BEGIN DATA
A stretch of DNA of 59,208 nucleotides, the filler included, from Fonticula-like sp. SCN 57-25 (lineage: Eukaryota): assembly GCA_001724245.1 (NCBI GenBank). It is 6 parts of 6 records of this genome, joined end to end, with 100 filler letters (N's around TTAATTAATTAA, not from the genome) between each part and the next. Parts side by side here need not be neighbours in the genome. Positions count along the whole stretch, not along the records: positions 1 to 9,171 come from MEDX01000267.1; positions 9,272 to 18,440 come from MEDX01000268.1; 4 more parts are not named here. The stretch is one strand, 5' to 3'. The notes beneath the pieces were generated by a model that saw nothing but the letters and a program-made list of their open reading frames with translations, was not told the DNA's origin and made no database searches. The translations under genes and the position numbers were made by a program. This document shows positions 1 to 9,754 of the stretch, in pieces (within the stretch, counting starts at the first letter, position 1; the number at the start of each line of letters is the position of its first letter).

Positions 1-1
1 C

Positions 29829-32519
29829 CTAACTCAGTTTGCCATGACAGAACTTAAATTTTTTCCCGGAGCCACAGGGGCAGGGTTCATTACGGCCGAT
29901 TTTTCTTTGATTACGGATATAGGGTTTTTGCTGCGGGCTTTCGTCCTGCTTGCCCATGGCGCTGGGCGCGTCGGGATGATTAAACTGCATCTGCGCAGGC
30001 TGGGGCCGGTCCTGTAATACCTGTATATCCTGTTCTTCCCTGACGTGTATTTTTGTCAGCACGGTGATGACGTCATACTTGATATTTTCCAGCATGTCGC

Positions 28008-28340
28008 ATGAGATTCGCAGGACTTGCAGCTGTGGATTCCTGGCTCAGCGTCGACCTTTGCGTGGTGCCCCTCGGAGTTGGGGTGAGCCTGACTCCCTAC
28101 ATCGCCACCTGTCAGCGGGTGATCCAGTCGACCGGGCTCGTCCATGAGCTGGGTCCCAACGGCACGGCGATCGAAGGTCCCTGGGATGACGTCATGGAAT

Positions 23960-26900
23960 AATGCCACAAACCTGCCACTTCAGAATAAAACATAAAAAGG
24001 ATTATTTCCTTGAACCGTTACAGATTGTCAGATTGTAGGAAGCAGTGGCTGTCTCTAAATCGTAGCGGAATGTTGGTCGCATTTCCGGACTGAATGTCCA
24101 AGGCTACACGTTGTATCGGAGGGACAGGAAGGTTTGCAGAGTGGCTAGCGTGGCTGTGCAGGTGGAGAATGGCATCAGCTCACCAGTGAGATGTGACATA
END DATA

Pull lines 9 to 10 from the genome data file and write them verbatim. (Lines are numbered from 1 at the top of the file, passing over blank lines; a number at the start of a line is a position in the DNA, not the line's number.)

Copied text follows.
28008 ATGAGATTCGCAGGACTTGCAGCTGTGGATTCCTGGCTCAGCGTCGACCTTTGCGTGGTGCCCCTCGGAGTTGGGGTGAGCCTGACTCCCTAC
28101 ATCGCCACCTGTCAGCGGGTGATCCAGTCGACCGGGCTCGTCCATGAGCTGGGTCCCAACGGCACGGCGATCGAAGGTCCCTGGGATGACGTCATGGAAT